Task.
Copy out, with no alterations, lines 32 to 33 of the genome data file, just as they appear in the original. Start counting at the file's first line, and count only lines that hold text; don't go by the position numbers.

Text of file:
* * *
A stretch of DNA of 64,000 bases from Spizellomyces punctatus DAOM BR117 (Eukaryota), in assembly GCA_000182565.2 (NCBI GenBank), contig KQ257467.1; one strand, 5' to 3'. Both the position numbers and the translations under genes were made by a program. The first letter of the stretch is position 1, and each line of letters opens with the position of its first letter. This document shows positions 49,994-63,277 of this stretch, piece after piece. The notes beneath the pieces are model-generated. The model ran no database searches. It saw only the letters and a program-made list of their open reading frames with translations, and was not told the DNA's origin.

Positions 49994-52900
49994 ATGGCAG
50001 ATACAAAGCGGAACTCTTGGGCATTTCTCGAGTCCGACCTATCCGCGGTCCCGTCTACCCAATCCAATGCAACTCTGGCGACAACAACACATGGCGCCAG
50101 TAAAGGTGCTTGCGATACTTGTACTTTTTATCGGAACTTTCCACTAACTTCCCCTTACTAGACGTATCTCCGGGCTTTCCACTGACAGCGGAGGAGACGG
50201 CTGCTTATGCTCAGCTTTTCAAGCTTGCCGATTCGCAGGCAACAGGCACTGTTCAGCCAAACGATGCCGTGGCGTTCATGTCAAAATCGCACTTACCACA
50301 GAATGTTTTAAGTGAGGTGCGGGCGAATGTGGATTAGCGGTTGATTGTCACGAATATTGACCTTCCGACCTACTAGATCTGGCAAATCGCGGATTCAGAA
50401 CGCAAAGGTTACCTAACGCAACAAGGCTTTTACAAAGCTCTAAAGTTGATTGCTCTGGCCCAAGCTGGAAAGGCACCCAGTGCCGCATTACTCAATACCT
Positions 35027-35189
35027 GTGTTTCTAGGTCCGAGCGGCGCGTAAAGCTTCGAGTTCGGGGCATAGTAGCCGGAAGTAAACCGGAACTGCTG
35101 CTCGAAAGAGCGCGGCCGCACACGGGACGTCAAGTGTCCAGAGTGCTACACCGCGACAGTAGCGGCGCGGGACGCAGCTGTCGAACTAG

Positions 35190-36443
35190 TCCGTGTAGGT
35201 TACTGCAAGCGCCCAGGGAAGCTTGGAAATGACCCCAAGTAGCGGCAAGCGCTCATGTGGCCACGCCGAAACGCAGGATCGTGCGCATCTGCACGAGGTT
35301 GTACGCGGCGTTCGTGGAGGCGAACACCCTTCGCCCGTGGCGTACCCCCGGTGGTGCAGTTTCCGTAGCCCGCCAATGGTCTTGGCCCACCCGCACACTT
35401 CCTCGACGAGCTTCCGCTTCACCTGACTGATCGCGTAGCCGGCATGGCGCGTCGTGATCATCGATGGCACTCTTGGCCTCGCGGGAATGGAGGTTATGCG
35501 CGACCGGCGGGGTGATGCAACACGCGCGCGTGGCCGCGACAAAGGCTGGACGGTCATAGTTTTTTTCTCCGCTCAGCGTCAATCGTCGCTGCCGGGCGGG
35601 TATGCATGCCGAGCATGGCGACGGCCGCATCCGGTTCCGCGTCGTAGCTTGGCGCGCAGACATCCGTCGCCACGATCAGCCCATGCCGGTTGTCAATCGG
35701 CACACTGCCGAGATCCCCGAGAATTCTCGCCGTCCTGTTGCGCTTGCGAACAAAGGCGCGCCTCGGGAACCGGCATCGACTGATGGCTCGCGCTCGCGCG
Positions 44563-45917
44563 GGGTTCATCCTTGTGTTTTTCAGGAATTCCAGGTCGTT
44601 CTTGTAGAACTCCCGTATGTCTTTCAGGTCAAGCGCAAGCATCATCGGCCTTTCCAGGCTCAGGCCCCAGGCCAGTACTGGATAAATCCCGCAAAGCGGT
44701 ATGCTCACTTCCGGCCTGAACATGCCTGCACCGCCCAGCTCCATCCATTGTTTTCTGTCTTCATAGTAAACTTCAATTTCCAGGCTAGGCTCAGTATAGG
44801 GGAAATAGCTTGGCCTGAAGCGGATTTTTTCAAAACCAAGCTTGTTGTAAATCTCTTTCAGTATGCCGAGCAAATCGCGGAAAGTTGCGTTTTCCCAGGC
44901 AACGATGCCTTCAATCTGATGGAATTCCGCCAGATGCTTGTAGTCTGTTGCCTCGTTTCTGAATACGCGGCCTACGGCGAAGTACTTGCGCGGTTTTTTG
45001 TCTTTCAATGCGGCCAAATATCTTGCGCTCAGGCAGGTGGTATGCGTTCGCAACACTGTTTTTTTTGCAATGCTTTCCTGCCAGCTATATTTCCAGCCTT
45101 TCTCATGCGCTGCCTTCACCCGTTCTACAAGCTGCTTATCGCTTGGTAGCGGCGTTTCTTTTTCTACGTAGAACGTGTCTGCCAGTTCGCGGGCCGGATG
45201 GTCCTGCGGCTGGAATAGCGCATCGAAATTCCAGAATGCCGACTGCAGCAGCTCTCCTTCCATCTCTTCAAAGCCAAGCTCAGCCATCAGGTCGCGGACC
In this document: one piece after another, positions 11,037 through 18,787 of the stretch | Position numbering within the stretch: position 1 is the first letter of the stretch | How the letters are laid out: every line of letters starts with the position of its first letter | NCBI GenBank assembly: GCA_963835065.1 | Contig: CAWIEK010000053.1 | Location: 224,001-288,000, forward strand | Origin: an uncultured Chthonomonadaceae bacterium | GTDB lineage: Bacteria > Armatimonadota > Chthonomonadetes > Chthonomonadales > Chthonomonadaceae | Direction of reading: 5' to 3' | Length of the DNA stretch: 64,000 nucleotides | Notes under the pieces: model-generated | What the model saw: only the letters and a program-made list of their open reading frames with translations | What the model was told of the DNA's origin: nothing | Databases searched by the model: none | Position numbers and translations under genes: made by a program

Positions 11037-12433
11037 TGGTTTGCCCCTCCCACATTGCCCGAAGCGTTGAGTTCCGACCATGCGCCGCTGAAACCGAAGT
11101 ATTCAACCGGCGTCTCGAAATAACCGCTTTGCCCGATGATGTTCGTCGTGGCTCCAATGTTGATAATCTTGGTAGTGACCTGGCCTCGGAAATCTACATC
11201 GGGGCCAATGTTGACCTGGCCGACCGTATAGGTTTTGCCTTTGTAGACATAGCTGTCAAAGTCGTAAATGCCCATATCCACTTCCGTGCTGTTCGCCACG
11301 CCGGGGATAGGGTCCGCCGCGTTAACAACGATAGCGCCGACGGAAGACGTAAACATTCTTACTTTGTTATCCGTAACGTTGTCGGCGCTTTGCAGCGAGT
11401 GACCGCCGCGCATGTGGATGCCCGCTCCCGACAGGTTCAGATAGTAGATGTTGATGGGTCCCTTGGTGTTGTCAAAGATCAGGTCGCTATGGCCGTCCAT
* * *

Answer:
11101 ATTCAACCGGCGTCTCGAAATAACCGCTTTGCCCGATGATGTTCGTCGTGGCTCCAATGTTGATAATCTTGGTAGTGACCTGGCCTCGGAAATCTACATC
11201 GGGGCCAATGTTGACCTGGCCGACCGTATAGGTTTTGCCTTTGTAGACATAGCTGTCAAAGTCGTAAATGCCCATATCCACTTCCGTGCTGTTCGCCACG